Monday 11 March 2013

Motorway Spoons area

Tim Martin’s latest bright idea is wanting to open branches of Wetherspoon’s at motorway service areas. Now, there’s an obvious problem with that, as MSAs are not allowed to serve alcohol for consumption on the premises, and there’s no sign of that policy changing. However, setting that aside, you could well see it working. Wetherspoons already have successful branches in airports and railway stations, and anywhere there’s a lot of pre-existing customer footfall is likely to be attractive to them. And, if a non-alcoholic Spoons could be made to work, it would result in a substantial improvement in the quality and value of food available, which is often pretty dire.

It must be said, though, that for good reason Spoons have tended to fight shy of venturing into sites alongside major trunk roads, where the motorway alcohol restriction doesn’t apply. They want locations where there are already plenty of potential customers on site, not ones that most people have to specifically drive to.

Other pub operators have not taken the same view, and indeed Greene King and Marston’s have specifically targeted newbuild sites situated by major road junctions and on retail and leisure parks. And the recently developed Derby and Burton service area, situated where the A38 and A50 cross near the Toyota factory, includes a family dining pub, the Cherry Tree Farm, built by the Cloverleaf Pub Company, which was taken over by Greene King in 2011. The opportunities are there if Tim wants to take them – but those pubs are not really in line with the Wetherspoon business model. Maybe he could have tried to revive the now-demolished Bullington Cross pub at the busy crossroads of the A34 and A303 in Hampshire.

Friday 8 March 2013

Endlessly repeating revolution

In pretty much every decade of my drinking career, people have claimed that the previous decade has seen a “pub food revolution” resulting in a dramatic improvement in the availability and quality of food served in pubs. However, my memory is that, even in the late 70s, a large number of pubs did serve food and indeed very often were more inclined to experiment than they are now. If there had been a revolution when pubs really took the concept of food on board, it was probably in the period between 1965 and 1975. Even this may be wrong though, as this post by Boak and Bailey suggests that even in the early 50s pubs were regarded as a good bet for a hearty, filling meal.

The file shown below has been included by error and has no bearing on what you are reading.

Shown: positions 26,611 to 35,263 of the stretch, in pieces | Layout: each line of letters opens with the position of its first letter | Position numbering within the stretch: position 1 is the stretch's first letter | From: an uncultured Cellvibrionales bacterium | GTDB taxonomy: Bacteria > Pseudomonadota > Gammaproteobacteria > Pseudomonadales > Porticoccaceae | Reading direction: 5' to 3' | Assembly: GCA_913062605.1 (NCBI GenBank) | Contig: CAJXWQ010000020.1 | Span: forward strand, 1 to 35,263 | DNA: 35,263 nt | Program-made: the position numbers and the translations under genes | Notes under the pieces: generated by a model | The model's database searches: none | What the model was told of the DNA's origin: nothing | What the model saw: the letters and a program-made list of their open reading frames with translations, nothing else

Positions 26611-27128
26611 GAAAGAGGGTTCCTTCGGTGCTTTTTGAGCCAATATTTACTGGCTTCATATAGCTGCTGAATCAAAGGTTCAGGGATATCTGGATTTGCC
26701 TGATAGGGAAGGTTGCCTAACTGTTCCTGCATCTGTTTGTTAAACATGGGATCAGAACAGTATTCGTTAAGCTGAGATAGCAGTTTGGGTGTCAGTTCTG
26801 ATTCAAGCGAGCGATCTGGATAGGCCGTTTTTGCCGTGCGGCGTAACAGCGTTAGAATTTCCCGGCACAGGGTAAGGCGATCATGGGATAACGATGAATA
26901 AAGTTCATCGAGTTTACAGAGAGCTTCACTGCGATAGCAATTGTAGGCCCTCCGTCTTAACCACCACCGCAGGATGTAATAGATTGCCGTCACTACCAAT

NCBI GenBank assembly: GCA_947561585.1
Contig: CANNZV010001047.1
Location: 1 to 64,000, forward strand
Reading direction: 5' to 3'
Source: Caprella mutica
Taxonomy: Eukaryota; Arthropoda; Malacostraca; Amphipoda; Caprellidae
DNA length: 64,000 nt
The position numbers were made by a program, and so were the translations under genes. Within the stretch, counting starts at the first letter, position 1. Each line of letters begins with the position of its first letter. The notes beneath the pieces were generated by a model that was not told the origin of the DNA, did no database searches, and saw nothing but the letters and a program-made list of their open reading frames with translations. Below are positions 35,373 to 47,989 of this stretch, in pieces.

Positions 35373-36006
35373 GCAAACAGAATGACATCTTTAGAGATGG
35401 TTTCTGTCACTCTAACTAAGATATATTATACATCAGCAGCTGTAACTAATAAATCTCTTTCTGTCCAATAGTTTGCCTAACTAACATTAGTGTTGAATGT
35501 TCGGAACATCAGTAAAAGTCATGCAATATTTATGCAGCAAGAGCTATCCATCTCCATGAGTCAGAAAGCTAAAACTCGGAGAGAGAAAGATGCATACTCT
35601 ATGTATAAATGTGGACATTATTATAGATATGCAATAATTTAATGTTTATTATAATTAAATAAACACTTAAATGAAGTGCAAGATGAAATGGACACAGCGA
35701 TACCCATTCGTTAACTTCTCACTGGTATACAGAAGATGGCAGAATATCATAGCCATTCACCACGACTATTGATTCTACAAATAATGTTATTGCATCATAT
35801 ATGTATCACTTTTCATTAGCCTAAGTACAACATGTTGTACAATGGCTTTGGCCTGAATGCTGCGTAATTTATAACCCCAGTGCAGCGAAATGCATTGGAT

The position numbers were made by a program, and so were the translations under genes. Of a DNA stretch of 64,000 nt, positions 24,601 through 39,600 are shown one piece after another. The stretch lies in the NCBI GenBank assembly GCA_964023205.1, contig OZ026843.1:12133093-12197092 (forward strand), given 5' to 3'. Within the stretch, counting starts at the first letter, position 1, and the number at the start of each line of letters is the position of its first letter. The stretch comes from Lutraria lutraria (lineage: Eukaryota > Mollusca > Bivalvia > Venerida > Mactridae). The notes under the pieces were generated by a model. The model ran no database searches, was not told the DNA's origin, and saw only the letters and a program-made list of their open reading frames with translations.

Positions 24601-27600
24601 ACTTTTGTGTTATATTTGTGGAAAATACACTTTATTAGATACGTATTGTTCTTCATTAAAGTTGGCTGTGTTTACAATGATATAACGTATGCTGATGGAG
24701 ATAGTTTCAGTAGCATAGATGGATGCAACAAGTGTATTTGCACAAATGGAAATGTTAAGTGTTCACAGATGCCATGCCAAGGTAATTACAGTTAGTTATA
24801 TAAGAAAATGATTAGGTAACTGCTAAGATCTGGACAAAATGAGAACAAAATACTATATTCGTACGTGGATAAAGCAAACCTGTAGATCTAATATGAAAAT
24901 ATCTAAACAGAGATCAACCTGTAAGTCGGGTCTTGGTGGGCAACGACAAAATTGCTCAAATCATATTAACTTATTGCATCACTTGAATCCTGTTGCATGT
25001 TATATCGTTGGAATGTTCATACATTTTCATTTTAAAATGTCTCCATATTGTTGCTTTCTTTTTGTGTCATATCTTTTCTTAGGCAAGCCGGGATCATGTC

Thirty years ago there was certainly much less food in pubs in the evenings, and in some parts of the country it could be hard to find food on Sundays. This was especially true of town centres, which before the introduction of Sunday trading were often pretty dead. Undoubtedly a higher proportion of pubs didn’t serve food at all, but most of those were the kind of local pubs that in many cases now have either closed or stopped opening at lunchtimes during the week. I have even eaten quite fancy full meals in pubs that have since gone evenings-only and stopped their food service.

On the other hand, most of the pubs aiming to attract a wider clientele than just locals did serve lunchtime food, and often did very good business from it. I would even venture to say that, in 1978, there was in total more lunchtime food served in pubs than there is now, a big factor behind this being that office workers were much more likely to go out to the pub for “a pie and a pint”. I remember my father often discussing the various pubs in the locality that he and his colleagues had visited for lunch, and certainly during the early years of my working career up to maybe the late 80s this was commonplace too. People weren’t getting drunk or anything remotely like it, but it probably did lead to a dip in productivity in the early afternoon that might not be considered acceptable nowadays.

There were also a lot more restaurants of the Berni Inn type which catered for a lot of the trade, particularly in the evenings and on Sunday lunchtimes, that now goes to dining pubs. Pretty much every major pub-owning brewery seemed to have its own steakhouse chain – anyone remember Boddingtons’ Henry’s Table? Hotel restaurants also had a higher profile amongst non-residents than they do now.